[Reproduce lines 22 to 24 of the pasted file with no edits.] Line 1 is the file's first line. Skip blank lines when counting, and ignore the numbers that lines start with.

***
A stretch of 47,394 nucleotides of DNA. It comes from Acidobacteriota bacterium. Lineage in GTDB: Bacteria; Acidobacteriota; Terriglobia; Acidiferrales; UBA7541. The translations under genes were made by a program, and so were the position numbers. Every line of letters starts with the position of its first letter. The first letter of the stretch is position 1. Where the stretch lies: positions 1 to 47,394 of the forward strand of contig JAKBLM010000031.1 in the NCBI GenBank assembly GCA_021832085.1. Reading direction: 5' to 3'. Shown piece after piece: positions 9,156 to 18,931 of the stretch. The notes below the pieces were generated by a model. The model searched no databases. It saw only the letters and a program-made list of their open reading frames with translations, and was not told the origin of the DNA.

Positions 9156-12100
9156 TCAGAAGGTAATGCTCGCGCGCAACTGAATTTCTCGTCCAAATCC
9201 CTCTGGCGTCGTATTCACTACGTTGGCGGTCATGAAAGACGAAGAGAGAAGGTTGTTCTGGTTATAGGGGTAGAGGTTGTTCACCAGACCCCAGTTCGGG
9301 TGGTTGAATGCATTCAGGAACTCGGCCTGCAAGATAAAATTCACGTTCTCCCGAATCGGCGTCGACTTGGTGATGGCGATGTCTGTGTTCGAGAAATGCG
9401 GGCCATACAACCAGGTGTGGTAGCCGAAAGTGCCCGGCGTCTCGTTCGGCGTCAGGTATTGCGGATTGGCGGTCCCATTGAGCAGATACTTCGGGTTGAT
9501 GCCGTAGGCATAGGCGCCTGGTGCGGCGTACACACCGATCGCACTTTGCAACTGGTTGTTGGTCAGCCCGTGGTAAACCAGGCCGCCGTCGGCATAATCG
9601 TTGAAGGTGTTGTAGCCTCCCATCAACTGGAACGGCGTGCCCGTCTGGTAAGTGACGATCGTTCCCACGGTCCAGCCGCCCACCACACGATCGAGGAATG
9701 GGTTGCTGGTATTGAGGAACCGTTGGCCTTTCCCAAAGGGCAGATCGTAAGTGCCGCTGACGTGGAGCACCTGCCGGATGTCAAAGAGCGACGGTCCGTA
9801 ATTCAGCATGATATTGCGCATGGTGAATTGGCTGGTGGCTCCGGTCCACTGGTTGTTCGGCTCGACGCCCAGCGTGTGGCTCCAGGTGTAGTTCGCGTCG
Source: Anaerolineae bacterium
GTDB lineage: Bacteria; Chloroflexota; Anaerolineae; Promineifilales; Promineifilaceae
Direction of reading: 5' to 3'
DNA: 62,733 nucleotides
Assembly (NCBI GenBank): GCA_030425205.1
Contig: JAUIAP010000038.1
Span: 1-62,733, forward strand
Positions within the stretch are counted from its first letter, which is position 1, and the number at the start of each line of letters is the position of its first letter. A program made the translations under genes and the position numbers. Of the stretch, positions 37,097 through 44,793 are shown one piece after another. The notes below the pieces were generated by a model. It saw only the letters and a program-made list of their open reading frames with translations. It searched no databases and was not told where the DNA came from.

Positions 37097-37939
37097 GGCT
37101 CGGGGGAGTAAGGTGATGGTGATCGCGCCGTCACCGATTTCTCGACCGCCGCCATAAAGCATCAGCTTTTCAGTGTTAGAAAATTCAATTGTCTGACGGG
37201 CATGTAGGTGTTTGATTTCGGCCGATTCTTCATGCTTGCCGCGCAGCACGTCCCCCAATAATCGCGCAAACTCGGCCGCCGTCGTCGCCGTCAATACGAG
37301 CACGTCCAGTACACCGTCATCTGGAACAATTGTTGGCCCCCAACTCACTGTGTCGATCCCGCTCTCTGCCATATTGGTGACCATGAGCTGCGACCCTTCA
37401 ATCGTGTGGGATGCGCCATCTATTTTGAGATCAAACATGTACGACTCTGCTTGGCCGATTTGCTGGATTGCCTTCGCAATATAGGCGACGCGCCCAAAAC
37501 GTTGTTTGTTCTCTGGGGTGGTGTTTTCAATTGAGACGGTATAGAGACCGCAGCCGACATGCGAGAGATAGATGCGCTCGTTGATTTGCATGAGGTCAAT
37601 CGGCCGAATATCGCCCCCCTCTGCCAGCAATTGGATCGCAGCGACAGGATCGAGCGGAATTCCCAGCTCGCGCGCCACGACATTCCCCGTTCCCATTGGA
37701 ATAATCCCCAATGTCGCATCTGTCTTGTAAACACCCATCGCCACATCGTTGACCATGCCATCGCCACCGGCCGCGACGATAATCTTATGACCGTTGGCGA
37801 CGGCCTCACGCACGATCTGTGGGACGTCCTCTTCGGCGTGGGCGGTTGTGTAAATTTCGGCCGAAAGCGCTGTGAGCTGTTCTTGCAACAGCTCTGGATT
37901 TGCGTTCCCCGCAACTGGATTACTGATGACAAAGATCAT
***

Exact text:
37201 CATGTAGGTGTTTGATTTCGGCCGATTCTTCATGCTTGCCGCGCAGCACGTCCCCCAATAATCGCGCAAACTCGGCCGCCGTCGTCGCCGTCAATACGAG
37301 CACGTCCAGTACACCGTCATCTGGAACAATTGTTGGCCCCCAACTCACTGTGTCGATCCCGCTCTCTGCCATATTGGTGACCATGAGCTGCGACCCTTCA
37401 ATCGTGTGGGATGCGCCATCTATTTTGAGATCAAACATGTACGACTCTGCTTGGCCGATTTGCTGGATTGCCTTCGCAATATAGGCGACGCGCCCAAAAC